Throughout the project, Gaudí called on the help of various craftsmen who would regularly assist him in his work, such as the sculptor Llorenç Matamala, the carpenter Eudald Puntí and the blacksmith Joan Oñós, as well as Claudi Alsina, a contractor.[24][25] The decoration was carried out by the painter Francesc Torrescassana and the sculptor Antoni Riba.[26]

The original site measured 30 × 34.5 m, with a surface area of 1035 m².[12][note 5] The house had three facades, since on its northeast side there was a dividing wall shared with a neighbouring convent. Although the entrance was on the southeast side, facing Carrer Sant Gervasi, the main facade looked out onto the garden, on the southwest side, bordering the small street of Carreró Racó de Sant Gervasi, which was 35 × 3.5 m wide. The house, designed as a single-family home, had a wine cellar and basement for storage; a main floor with a foyer, dining room, porch, smoking room, kitchen and laundry room; a first floor with bedrooms, bathrooms, a dressing room and a library; an attic for staff accommodation; and a roof terrace with small walkways between the gables with chimneys and a pavilion in the northwest corner.[12] It had a Catalan vaulted staircase with wooden wainscoting on each step, decorated with small oil paintings by Torrescassana, which were lost in the renovations of 1925.[29]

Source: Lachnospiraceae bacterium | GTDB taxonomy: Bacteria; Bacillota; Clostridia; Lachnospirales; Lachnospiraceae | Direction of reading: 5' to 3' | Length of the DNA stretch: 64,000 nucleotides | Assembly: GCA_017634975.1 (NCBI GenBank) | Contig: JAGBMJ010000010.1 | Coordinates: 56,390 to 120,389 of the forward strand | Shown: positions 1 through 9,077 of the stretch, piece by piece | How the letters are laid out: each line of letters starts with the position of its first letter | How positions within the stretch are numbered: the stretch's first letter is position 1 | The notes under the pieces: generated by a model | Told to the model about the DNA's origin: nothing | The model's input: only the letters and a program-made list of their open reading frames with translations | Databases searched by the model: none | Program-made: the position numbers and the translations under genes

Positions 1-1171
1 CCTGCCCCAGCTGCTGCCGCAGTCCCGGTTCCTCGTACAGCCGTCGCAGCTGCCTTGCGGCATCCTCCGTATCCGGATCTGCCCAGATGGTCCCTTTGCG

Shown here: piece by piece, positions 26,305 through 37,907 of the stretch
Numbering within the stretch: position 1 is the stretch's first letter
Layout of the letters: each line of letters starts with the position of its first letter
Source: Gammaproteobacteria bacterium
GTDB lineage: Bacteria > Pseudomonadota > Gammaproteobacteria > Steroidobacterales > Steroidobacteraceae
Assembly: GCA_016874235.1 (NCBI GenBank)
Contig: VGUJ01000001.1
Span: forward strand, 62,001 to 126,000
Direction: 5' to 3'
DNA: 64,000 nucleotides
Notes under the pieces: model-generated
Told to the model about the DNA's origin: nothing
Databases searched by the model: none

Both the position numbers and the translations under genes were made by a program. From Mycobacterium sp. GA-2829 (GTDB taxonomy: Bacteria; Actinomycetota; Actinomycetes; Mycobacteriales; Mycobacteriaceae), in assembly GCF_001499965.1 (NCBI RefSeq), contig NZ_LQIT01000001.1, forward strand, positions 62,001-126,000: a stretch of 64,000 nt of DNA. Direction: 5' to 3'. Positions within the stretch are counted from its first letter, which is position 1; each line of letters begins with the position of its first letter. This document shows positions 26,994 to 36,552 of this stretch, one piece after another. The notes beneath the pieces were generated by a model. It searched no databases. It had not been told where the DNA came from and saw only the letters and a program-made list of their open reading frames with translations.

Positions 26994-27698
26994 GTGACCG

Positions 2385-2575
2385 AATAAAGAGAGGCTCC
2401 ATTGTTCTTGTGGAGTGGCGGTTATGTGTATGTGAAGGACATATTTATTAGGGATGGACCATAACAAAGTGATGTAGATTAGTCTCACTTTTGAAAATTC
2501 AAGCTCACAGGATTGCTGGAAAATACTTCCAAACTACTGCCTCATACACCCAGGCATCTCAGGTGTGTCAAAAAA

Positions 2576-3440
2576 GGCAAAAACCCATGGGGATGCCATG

Furniture designed by Gaudí for the house of Manuel Vicens in Alella

The architect planned a set of masonry walls for the house, alternated with rows of tiles. The tiles would feature yellow flowers typical of the area (Indian carnations or Tagetes erecta),[30] which Gaudí had found on the site of the house before construction, and which he wanted to reproduce in the final project. He was also inspired by a palmetto tree he discovered on site, to design the cast iron gate at the main entrance in the shape of palm leaves (Chamaerops humilis). As Gaudí expressed, “When I went to take the measurements of the site, it was totally covered with some yellow flowers, which I used as an ornamental theme for the ceramic. I also found an exuberant palmetto palm, whose leaves fill the grid of the gate of the house”.[8]

In his design of the house, Gaudí sought to combine practicality and aesthetics with comfort, hygiene and well-being, as well as a perfect harmony between the garden and its surroundings. As in all his projects, he designed the house down to the smallest detail and took care of aspects such as lighting and ventilation, trying to establish optimal conditions for the habitability of the house.[8] One of the most evocative spaces on the property was the covered porch located next to the dining room, connected to the garden by oriental-inspired wooden latticework that, when opened, would transform the space into an outdoor area. It featured a water fountain made from a Renaissance-style basin and an elliptical metal grill, similar to a spider’s web. The fountain allowed the water to flow as a thin sheet which reflected the colours of the rainbow when light passed through it.[31]